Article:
3. I have heard Ms. Rebecca M. John, Sr. Advocate for the petitioner, Ms. Fizani Hussain, learned APP for the State duly assisted by Sh. D.S. Kohli, Advocate for the respondent/complainant.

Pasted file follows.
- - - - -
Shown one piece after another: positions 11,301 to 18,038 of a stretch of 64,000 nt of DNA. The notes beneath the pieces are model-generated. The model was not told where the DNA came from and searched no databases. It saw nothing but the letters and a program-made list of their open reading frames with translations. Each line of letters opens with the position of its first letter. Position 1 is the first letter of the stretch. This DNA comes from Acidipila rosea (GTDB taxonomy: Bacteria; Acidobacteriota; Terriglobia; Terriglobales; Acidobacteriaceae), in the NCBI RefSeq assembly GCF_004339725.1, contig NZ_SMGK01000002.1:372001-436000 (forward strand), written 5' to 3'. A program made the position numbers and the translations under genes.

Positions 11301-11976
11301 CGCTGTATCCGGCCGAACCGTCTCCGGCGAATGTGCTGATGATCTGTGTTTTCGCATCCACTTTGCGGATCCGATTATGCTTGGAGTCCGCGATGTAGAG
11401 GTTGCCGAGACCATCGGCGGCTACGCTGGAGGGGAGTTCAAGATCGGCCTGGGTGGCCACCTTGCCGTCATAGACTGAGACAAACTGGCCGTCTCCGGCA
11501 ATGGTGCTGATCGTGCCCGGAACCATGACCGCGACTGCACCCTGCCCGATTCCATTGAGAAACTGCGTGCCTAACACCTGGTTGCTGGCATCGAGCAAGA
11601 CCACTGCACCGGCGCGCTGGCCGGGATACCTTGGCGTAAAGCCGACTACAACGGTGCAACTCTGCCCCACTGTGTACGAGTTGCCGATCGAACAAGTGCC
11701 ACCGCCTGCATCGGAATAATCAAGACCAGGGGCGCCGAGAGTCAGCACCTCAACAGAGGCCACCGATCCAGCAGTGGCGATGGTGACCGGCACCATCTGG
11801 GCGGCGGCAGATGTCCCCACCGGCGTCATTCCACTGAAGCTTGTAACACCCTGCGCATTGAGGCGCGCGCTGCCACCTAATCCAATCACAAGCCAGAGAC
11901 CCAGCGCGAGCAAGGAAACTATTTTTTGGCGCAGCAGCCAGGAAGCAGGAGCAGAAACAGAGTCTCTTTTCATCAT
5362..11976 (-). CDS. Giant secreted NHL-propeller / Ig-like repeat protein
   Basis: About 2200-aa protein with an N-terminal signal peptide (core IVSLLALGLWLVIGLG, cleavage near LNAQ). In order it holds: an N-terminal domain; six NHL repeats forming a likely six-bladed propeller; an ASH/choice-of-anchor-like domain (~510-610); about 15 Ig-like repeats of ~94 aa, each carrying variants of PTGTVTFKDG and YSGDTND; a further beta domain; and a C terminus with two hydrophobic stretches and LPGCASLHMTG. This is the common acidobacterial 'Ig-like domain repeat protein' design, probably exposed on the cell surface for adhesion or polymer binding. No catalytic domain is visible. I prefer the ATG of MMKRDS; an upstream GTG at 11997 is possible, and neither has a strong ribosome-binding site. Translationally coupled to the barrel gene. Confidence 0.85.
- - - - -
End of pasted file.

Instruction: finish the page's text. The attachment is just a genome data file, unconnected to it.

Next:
4. It was submitted by learned counsel for the petitioner that Mr. Abhay Aggarwal has executed one registered Agreement to Sell dated 5th July, 2011 in favour of the complainant for sale of the property in question for a total consideration of Rs.7,25,00,000/- and an amount of Rs.20,00,000/- was tendered by the complainant vide demand draft and the same was accepted by Mr. Abhay Aggarwal through the applicant. It was agreed that Mr. Abhay Aggarwal was entitled for balance consideration of Rs.7,05,00,000/- from the complainant upon execution of the sale deed of the said property and that in case the complainant failed to pay the balance consideration within 60 days from the date of registration of the agreement, the agreement can be treated as cancelled. Mr. Abhay Agarwal further assured that the said property is absolutely free from all kinds of encumbrances and there was no defect in the title. In the event of any dispute between the parties, the matter would be resolved through arbitration. The complainant failed to pay the balance sale consideration within 60 days. However, Mr. Abhay Aggarwal had visited the office of Sub-Registrar, Gurgaon on 5th September, 2011 for execution of sale deed and to receive the remaining payment. As the complainant failed to pay the balance sale consideration within the stipulated time period, Mr. Abhay Aggarwal sent various e mails as well as legal notice to the complainant to comply their part of obligations as per the agreement. He was also constrained to file a suit before the High Court of Delhi for seeking relief of declaration and cancellation of the agreement. The complainant in their written statement took a preliminary objection regarding the maintainability of the suit in view of the arbitration clause in the agreement. On 26th November, 2012, the counsel for the complainant agreed for the appointment of a retired judge of the High Court as sole arbitrator, as such, Justice S.N. Aggarwal (retired) was appointed as a sole arbitrator to adjudicate upon the disputes between the parties. The complainant despite having agreed for the appointment of sole arbitrator, filed a Review Petition before High Court for recall of order and after hearing of the petition, the counsel for the complainant withdrew the petition. Despite the same, the complainant again filed an appeal being FAO (OS) No. 48/2013 before the High Court wherein the counsel for the complainant was reprimanded by the Division Bench of the High Court for malafide conduct of the complainant and the appeal was dismissed without any merit. During the arbitration proceedings before the Sole Arbitrator, the complainant initially objected to the jurisdiction of the arbitrator. On filing of pleadings on behalf of the complainant, it came to the knowledge of the applicant that complainant has already filed a criminal complaint on 21st December, 2011 before SHO, PS Mandir Marg, New Delhi against Mr. Abhay Aggarwal, applicant and others. On perusal of the complaint before EOW, it was revealed that the complainant has alleged certain false and frivolous facts in order to mislead the officials of EOW. The officers of EOW also informed the applicant that complainant has also filed application u/s 156 (3) of Cr. P.C. against the applicants for registration of FIR and that FIR has been registered against the applicant and others. The FIR pertains to a civil dispute but the complainant has dragged Mr. Abhay Aggarwal along with applicants and other accused in a criminal litigation in order to pressurise and coerce Mr. Abhay Aggarwal. Complainant has alleged that the total consideration was Rs.8,25,00,000/- out of which Rs.1crore was paid in cash to Mr. Abhay Aggarwal through applicant. The Agreement to Sell dated 5th July, 2011 as well as the receipt of Rs.20,00,000/- clearly reflects that the total sale consideration of the said property was Rs.7,25,00,000/- only. There is no iota of evidence submitting that the total sale consideration was not Rs.7,25,00,000/-. The complainant has alleged that initially a demand draft of Rs.1 crore was given to the applicant, however, there is no proof of handing over of demand draft of Rs.1 crore. The complainant while giving a demand draft of Rs.20,00,000/- to Mr. Akhil Aggarwal and Mr. Amrit Malhotra had taken their respective receipts. It is difficult to comprehend as to how a demand draft of Rs. 1 crore was given without any receipt or proof. Thus, all the allegations of the complainant are baseless and without any merit. The version of the complainant that Rs.1 crore was paid to the applicant in cash cannot be accepted without any proof or receipt. The authority letter dated 9th May, 2011 executed by Mr. Abhay Aggarwal in favour of Mr. Akhil Aggarwal was to accept the DD of Rs. 1 crore only, however, the complainant insisted for the possession of garage or any other room of the said property against the payment of earnest money of Rs.1 crore. However, Mr. Abhay Aggarwal was not willing to part with possession of any portion of the said property. Therefore, the parties agreed to payment of Rs.20,00,000 as earnest money and Mr. Abhay did not part with any portion of the property. Only earnest money of Rs.20,00,000/- has been received by him. Thus, the letter dated 9th May, 2011 was never acted upon and the allegation of the complainant that the demand draft was replaced by way of cash is a mere afterthought and without any merit. It was further submitted that as per the allegations of the complainant, General Power of Attorney dated 16th June, 2010 executed by Mr. Abhay Aggarwal in favour of Mr. Amrit Malhotra has been forged and fabricated as the stamp of the Notary on the same has not been recorded in the records of the Notary. It was submitted that essential ingredients of the offence of forgery as provided under Section 463 of the Indian Penal Code provides that the documents alleged to be forged has been prepared dishonestly or fraudulently with the intention of causing it to be believed that such document was made or signed by the authority of a person by whom or whose authority he knows that it was not made or signed. Mr. Abhay Aggarwal as well as Mr. Amrit Malhotra, who are the parties to the said General Power of Attorney have never disputed the contents or the execution of General Power of Attorney. Moreover, the Agreement to Sell dated 5th July, 2011 which forms the basis for the complainant to allege any claim over the said property was not executed on the basis of the said General Power of Attorney. Moreover, the said General Power of Attorney was later on rectified by the Registered General Power of Attorney freshly executed between the same parties for the same purpose.